|Publication number||US6349130 B1|
|Application number||US 09/218,970|
|Publication date||Feb 19, 2002|
|Filing date||Dec 22, 1998|
|Priority date||Dec 22, 1998|
|Also published as||CA2289342A1, CA2289342C, DE69921282D1, DE69921282T2, EP1014658A2, EP1014658A3, EP1014658B1|
|Publication number||09218970, 218970, US 6349130 B1, US 6349130B1, US-B1-6349130, US6349130 B1, US6349130B1|
|Inventors||Carl R. Posthuma, Albert J. Sawyer|
|Original Assignee||Lucent Technologies, Inc.|
|Export Citation||BiBTeX, EndNote, RefMan|
|Patent Citations (10), Non-Patent Citations (1), Referenced by (33), Classifications (17), Legal Events (6)|
|External Links: USPTO, USPTO Assignment, Espacenet|
This invention relates to high speed services, and more particularly, to methods for testing communication links for high speed services.
XDSL is a digital connection to a location of a customer (a.k.a. user) over standard, single twisted pair, wiring that is already connected to most premises. As a result of the increased transmission capacity of XDSL compared to standard telephone connections, XDSL promises to transmit large data files to the premises of users for computer, video and other large data operation in a fast and efficient manner. There are many different types of XDSL services such as asymmetrical digital subscriber line (ADSL), high bit rate digital subscriber line (HDSL), high bit rate digital subscriber line-2 (HDSL-2), symmetric digital subscriber line (SDSL), very high speed digital subscriber line (VDSL), ADSL-lite, and other similar high speed digital services. Additionally, there are other non-digital high speed transmission techniques.
Unfortunately, some potential user lines lack the capability of supporting a high speed service because of deficiencies in the loop transmission characteristics. As such, service providers offering XDSL or other high speed service to potential users must first determine if the lines of the potential user can support high speed service. Thus, there is a need to perform high speed service tests for potential users.
Service providers (such as telecommunication companies Ameritech, Pacific Telesis, GTE, Southwestern Bell, etc.) that have physical access to the local loops via traditional office metallic test equipment such as mechanized loop testing (MLT) equipment can easily perform these tests. The local loops are the physical wires that run from the customer premises equipment (CPE) of the user to the central office of the service provider. CPE generally relates to any telephonic equipment (telephones, key systems, private branch exchange (PBX), answering machines, etc.) that resides on the premises of the user.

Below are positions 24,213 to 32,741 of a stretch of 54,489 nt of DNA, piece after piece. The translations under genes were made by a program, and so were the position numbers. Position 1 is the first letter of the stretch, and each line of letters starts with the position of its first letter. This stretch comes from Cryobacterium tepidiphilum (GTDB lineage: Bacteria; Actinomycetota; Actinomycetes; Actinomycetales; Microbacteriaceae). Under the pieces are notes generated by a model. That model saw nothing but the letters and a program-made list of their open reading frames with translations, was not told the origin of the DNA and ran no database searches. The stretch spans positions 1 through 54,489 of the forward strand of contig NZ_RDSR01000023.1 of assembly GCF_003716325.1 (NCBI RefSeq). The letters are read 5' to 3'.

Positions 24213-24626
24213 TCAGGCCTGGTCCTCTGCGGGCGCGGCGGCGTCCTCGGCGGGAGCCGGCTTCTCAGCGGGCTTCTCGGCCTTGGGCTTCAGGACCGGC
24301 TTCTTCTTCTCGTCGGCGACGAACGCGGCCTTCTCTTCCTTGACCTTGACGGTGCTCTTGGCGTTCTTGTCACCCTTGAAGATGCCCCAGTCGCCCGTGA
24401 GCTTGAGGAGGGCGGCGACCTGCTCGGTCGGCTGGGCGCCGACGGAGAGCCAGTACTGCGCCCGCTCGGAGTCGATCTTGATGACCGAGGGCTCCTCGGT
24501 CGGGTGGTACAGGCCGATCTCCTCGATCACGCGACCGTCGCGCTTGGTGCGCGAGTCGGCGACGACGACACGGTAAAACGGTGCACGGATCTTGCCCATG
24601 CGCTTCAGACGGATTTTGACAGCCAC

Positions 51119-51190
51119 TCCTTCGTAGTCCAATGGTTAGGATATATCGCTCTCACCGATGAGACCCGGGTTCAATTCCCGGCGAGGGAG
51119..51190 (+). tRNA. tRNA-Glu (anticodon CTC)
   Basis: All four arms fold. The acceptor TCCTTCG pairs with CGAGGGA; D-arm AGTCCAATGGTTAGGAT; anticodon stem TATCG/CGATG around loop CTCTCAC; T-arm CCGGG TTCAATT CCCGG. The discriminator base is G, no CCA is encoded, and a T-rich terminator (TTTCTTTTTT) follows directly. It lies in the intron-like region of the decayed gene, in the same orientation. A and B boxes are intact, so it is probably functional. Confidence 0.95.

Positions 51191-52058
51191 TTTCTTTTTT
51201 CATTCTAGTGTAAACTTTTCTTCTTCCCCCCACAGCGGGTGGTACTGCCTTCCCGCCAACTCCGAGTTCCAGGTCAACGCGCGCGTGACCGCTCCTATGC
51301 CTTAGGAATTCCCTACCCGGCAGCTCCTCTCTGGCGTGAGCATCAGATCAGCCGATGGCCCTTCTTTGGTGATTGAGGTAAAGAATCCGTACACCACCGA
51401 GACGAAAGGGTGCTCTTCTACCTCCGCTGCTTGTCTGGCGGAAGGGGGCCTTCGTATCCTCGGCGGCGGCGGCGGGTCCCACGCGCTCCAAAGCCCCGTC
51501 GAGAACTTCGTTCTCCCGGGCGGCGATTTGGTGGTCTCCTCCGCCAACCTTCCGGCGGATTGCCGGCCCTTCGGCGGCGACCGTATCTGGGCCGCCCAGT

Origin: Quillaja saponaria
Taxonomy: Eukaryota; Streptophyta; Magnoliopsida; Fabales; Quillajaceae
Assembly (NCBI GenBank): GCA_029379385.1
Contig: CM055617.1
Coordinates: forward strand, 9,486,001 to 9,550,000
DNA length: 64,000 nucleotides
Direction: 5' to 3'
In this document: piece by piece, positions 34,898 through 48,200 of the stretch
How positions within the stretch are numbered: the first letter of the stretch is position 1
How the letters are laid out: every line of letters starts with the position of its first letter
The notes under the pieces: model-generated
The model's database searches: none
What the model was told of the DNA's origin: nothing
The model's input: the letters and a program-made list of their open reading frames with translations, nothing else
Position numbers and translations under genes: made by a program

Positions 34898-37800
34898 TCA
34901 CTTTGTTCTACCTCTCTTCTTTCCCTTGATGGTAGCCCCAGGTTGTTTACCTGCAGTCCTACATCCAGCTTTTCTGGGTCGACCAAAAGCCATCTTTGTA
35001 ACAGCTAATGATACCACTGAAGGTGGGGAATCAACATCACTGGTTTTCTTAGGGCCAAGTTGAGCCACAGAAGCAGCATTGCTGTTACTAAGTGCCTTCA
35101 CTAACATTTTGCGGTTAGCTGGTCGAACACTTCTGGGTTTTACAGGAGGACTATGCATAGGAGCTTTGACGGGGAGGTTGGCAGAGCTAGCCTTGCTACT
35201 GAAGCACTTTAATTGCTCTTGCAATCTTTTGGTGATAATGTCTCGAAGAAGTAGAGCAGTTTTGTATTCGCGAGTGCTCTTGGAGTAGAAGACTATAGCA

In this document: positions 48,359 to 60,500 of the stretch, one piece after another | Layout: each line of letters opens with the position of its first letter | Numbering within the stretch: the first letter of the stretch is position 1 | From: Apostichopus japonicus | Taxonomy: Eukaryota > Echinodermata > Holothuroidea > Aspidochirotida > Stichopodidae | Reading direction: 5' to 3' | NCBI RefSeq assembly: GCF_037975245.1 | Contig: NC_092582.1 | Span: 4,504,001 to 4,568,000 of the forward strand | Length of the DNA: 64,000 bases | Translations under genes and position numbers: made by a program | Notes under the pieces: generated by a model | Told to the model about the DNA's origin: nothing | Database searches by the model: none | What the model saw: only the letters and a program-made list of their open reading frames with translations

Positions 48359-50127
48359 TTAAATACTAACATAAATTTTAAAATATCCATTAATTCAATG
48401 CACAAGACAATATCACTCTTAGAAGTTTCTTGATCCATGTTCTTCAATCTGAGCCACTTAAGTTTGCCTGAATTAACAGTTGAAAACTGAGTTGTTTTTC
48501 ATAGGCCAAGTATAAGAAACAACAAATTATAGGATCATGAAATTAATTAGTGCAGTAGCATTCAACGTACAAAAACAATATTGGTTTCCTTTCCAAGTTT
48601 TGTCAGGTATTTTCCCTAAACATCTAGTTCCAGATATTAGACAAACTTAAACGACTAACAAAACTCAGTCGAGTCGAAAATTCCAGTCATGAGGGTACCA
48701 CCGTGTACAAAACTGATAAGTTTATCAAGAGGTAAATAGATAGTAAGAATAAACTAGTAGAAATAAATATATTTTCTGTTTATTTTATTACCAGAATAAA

MLT provides computer control of accurate and extensive loop testing functions in the user contact, screening, testing, dispatch and close-out phases of trouble report handling. MLT also provides full diagnostic outputs instead of just pass and fail indications.
As XDSL and other high speed services continue to grow, an ever increasing number of service providers will offer high speed service to potential users. Many of these service providers will not have direct access to any metallic loop testing such as MLT because these service providers do not have physical access to the local loops.
For service providers that do not have access to the local loops the only option available to perform high speed service tests is to perform double ended measurement techniques. Unfortunately, these double ended measurement techniques require the dispatch of test personnel from the service provider, that does not have access to the local loops, to the premises of the potential user. Thus, there is a need to perform a single ended test method that would allow a service provider to perform high speed service tests without dispatching personnel to the premises of a potential user and without requiring access to the local loop via traditional office metallic test equipment.
The above problems are solved, and a number of technical advances are achieved in the art, by using a time interval between the time that a CPE device terminates a received call and the time that the central office disconnects the call.
In accordance with the invention, a test unit is connected to one end (first end) of a communication link. A call is then made from a communication unit, located at a test facility, at the first end of the communication link to CPE located at a second end of the communication link. The CPE receives the call at the second end of the communication link and then terminates the call. The test unit tests the communication link within a time interval after the CPE terminates the call.
The foregoing advantageous features of the invention will be described in detail and other advantageous features will be made apparent upon reading the following detailed description that is given with reference to the several figures of the drawings, in which:
FIG. 1 is a functional block diagram of the implementation of the method for performing the high speed service tests by a test facility; and
FIG. 2 is a logic flow chart showing the steps of the process performed by the test facility.
Referring to FIG. 1, a test facility 100 is shown implementing a high speed service (such as XDSL or a high speed analog service) test for a communication line 105 of a potential user. Communication line 105 is also connected at one end 110 to customer premises equipment (CPE) 115 (CPE generally relates to any telephonic equipment such as telephones, key systems, PBX, answering machines, etc.) of the potential user. FIG. 1 also shows that the communication line 105 is connected to a switch 120 located at a central office 125. The switch 120 is any commercially available telecommunication switch which will allow the central office 125 to communicate to a plurality of CPEs. An example of a switch 125 is a 5ESS telephonic switch produced by Lucent Technologies, Inc.